This is the bit I find most fun. I started with the exercise to cut up squares of paper in increasing levels of disintegration. After the cutting and pasting, I photographed the results then had even more fun playing around with the images on Photoshop.
Cutting and Pasting:
Disintegrating outwards from the centre.
In the left hand column the purple bird is growing while the green square is disintegrating more. In the right hand column the dark green bird is growing, the purple square is disintegrating and the light green scraps are growing.
I decided to try making repeated patterns from some of the shapes and I could then disrupt these with Photoshop using layers.
In each of these examples, I have used mostly the same basic method. I have layered two patterns and then used the background eraser to disrupt portions of the pattern and show areas of the contrasting pattern underneath. I've played around with the size and hardness of the eraser to get different effects. I like how, as one pattern is disintegrating, the one below is growing.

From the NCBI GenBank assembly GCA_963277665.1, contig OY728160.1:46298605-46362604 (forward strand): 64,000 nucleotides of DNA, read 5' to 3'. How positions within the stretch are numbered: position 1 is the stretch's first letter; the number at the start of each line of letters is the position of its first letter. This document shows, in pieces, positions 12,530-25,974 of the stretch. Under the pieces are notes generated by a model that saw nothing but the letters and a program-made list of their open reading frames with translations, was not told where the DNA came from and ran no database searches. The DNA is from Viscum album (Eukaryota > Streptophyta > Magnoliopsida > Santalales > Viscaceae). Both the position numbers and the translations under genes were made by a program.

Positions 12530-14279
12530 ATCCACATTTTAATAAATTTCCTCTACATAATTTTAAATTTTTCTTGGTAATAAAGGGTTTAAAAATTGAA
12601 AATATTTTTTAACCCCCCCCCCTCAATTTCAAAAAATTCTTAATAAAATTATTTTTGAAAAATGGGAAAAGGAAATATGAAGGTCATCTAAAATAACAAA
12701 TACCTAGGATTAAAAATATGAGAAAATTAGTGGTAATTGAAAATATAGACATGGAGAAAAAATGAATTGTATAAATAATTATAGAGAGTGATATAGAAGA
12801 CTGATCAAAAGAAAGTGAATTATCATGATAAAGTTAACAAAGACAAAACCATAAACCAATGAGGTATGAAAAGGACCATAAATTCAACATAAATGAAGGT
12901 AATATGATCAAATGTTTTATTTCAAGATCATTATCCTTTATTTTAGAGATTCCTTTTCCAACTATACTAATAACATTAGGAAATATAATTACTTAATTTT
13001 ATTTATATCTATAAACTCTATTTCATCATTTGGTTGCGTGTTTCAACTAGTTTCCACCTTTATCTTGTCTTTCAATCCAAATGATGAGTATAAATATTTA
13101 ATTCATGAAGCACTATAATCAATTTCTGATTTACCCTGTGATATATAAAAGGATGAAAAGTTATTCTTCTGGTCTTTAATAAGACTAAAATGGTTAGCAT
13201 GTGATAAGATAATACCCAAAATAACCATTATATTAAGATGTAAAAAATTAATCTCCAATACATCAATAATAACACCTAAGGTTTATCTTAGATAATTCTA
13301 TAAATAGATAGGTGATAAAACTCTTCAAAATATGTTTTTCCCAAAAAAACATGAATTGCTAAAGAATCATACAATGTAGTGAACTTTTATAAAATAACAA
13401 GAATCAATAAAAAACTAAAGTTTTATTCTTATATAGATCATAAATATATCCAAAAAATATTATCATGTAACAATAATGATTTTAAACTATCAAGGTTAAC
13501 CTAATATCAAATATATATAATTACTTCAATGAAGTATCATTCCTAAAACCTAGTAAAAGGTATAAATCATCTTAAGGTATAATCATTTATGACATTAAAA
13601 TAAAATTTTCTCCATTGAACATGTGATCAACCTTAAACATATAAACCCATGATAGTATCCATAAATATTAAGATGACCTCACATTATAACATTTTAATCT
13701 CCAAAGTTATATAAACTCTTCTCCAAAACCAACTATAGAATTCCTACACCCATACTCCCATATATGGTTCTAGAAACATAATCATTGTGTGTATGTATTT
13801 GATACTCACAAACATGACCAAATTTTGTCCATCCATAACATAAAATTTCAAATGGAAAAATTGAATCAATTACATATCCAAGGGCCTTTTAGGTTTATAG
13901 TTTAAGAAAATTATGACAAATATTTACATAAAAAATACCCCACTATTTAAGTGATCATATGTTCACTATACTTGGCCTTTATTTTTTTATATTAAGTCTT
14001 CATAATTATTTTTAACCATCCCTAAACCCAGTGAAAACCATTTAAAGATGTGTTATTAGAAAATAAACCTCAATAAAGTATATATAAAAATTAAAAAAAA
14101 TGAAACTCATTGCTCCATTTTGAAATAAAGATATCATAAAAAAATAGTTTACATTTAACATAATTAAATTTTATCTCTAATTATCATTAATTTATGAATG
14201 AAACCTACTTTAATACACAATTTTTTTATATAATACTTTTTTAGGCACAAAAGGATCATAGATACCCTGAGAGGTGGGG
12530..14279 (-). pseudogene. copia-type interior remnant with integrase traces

This was a slightly different method. I used the patch tool and clone stamp tool to replace sections with other patterns.
I intend to try to translate some of these ideas to fabric. If I layer a pattern printed onto synthetic fibre on top of one printed onto natural fabric, then I should be able to use a heat gun and/or soldering iron to disintegrate the top pattern and show the one underneath. Some stitching could emphasise some of the shapes once they are layered but before the disintegration.
Notes for future experiments:
- try other colours
- experiment with printing onto Bubblejet coated fabrics ironed onto freezer paper